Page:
Gathering of regional higher education figures reflect on post-war Cambodian identity, culture and reconciliation
Participants attend a lecture during the 28th Annual Conference of the Association of Catholic Colleges and Universities of Southeast and East Asia (ASEACCU) in Takeo Province, Cambodia. (Photo: Catholic Cambodia)
Cambodian identity, culture and reconciliation were topics of discussion when a group of Catholic educators from Southeast and East Asian countries gathered for their annual conference.
The Association of Catholic Colleges and Universities in Southeast and East Asia (ASEACCU) conference was organized by St. Paul’s Institute in Takeo Province, southern Cambodia, from 23 to August 27.
“Even though we cross each other’s cultures, we must remember our own identities,” French missionary Bishop Oliver Schmitthaeusler, Vicar Apostolic of Phnom Penh, said at the opening of the conference Aug. 23.
The four-day program was themed “Memory and Identity”.
The theme “is very important as Cambodian society tries to rebuild itself after the Khmer Rouge regime,” Bishop Schmitthaeusler, a missionary MEP, said Aug. 24.
The conference “inspires us to go deeper into our culture and the world, where so many people interact online that we can be cross-cultural.”
“We have to live in today’s world, preserving our memories, our history…to build our identity and shape our future,” he added.
Participants attended discussions on the political and historical memory of Cambodia and on social development, identities and social issues in the context of Cambodia.
They also visited local communities, talked to people and prepared presentations based on the trip.
The participants joined an inter-religious prayer rally in a village and also visited a Khmer Rouge killing ground – Choeung Ek Killing Field.
ASEACCU, based in the Philippines, is the regional forum of the Vatican-endorsed International Association of Catholic Colleges and Universities.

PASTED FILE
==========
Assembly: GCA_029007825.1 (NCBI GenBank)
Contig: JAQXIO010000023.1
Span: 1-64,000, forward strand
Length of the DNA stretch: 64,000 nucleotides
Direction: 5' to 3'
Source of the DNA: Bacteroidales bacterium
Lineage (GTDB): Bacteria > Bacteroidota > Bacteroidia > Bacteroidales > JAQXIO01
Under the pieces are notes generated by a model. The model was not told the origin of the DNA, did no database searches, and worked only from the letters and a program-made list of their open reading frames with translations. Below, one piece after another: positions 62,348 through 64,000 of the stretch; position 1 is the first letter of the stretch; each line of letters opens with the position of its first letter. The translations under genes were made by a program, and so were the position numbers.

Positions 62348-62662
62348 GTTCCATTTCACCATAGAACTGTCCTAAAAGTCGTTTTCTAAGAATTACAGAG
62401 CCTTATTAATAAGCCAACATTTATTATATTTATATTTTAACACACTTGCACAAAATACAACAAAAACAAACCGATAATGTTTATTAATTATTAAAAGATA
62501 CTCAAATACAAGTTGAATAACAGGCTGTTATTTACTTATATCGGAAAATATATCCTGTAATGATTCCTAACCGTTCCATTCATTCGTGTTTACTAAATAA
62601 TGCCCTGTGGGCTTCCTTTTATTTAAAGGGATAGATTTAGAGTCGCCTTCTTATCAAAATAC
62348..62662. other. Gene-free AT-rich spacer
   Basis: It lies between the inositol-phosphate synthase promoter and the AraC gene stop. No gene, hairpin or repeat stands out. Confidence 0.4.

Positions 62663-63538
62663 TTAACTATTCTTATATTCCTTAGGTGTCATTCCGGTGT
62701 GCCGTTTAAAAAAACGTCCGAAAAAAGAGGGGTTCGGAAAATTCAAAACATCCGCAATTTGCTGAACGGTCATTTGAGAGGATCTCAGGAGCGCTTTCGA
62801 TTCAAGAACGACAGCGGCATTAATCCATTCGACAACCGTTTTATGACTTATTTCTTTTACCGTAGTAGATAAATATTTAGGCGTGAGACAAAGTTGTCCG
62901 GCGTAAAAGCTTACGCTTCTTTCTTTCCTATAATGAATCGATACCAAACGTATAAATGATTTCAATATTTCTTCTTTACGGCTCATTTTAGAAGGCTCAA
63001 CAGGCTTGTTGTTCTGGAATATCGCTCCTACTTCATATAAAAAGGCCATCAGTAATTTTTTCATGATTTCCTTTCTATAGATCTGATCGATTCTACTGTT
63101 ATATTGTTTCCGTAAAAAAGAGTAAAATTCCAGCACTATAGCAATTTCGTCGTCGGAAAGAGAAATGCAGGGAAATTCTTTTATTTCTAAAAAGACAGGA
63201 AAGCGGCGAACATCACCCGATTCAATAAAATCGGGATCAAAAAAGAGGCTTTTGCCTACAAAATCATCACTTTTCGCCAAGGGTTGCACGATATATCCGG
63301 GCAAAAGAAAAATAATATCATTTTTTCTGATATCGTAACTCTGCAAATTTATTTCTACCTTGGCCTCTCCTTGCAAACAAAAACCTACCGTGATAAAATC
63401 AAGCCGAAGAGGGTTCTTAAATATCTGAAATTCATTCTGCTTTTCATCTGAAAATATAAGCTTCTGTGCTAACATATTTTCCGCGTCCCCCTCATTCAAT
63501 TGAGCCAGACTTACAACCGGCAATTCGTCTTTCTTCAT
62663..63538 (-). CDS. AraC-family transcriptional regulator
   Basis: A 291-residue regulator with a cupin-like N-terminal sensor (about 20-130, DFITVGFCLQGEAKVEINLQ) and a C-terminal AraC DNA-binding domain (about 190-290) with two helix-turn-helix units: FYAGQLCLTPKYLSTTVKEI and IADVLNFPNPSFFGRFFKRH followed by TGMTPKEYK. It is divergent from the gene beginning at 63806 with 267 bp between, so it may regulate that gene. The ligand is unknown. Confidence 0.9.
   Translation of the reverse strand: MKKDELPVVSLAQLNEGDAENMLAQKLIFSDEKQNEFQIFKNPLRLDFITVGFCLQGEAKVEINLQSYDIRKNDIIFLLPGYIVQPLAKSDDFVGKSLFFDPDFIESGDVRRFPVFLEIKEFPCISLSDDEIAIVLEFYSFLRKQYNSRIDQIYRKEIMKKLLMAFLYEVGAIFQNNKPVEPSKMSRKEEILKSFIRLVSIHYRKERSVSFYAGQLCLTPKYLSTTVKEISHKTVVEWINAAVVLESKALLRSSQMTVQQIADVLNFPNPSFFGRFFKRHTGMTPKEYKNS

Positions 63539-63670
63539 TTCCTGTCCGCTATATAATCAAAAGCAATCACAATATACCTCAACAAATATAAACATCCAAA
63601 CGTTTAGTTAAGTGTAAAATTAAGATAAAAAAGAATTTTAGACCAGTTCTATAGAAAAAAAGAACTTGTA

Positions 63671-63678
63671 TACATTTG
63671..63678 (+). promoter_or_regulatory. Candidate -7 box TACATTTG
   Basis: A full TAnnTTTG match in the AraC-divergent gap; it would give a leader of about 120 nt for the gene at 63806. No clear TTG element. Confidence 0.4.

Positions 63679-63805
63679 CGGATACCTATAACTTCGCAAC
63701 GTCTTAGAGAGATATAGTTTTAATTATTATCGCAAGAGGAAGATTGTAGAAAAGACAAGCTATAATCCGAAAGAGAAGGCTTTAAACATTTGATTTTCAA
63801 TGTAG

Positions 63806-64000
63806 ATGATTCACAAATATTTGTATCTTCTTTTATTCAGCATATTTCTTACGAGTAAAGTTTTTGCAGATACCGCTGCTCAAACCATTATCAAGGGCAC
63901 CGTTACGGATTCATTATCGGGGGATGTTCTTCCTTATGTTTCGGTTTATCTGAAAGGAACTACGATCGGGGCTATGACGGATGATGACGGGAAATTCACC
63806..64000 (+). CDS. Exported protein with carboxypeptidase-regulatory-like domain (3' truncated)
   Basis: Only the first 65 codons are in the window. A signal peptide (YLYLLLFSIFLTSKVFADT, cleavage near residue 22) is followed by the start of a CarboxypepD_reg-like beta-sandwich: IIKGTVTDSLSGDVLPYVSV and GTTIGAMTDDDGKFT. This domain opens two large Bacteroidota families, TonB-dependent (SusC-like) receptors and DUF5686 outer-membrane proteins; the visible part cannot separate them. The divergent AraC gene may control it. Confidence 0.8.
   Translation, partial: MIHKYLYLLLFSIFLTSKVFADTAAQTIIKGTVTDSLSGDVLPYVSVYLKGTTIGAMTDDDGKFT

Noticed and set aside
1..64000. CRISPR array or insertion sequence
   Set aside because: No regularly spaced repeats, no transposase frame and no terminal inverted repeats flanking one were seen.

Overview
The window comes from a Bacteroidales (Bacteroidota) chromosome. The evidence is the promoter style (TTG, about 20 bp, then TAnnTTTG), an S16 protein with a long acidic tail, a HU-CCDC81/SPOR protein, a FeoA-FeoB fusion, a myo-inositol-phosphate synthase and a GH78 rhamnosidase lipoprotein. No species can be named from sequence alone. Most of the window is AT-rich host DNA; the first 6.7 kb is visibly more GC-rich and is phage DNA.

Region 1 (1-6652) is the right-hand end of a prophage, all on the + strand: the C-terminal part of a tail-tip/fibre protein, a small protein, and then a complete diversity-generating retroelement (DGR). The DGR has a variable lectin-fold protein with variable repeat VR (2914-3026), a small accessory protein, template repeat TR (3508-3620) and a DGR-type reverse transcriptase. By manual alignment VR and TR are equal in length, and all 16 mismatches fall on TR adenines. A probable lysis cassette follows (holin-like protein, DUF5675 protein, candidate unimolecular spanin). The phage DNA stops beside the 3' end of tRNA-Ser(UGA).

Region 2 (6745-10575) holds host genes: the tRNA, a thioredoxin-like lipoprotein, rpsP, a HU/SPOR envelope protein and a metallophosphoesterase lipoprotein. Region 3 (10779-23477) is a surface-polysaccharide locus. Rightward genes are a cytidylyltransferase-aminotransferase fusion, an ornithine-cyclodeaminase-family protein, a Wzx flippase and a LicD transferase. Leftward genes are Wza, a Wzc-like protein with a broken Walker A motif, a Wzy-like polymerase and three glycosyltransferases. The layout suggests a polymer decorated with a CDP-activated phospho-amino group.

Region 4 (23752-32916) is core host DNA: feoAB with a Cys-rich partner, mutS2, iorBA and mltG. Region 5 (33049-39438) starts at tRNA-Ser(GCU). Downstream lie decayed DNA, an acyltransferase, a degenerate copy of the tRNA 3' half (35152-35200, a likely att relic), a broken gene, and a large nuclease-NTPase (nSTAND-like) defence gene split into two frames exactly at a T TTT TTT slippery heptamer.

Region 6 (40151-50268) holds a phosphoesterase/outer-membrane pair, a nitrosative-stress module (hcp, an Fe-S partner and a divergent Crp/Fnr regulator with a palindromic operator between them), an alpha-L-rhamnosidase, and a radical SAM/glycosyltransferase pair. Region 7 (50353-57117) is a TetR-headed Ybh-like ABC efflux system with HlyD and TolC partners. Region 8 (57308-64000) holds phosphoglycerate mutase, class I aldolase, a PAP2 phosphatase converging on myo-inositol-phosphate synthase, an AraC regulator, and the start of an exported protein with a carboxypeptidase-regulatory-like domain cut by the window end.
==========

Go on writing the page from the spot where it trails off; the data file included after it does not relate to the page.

The Asia-Pacific Forum was established to promote Catholic higher education and contribute to educational dialogue internationally beyond the Southeast and East Asian region.
The association has 86 members and the Saint Paul Institute is the only Catholic institute in Cambodia affiliated with it.
Sophal Phon, the rector of the institute, said the conference opened the doors for Catholic institutes of higher learning to form a team to do further research on “memory and identity” in regional contexts and global.
Cambodia’s Minister of Education, Youth and Sports, Naron Hangchuon, said the context of today’s global demands necessitates adapting to new ways of providing quality education to students as “The 4th Industrial Revolution continues to shape the global economy and workforce”.
The minister called on young people to prepare for the new global scenario and called on schools to change education programs to achieve desired future goals.
Christians in Cambodia make up about 1% of the country’s estimated 17 million people, according to government data.
Around 20,000 Catholics are spread over three Church jurisdictions – the Apostolic Vicariate of Phnom Penh and the Apostolic Prefectures of Battambang and Kampong-Cham.
In Cambodia, the Catholic Church operates about 100 educational institutions, from kindergarten to upper secondary and vocational training centers, which offer short-term vocational training programs and literacy programs.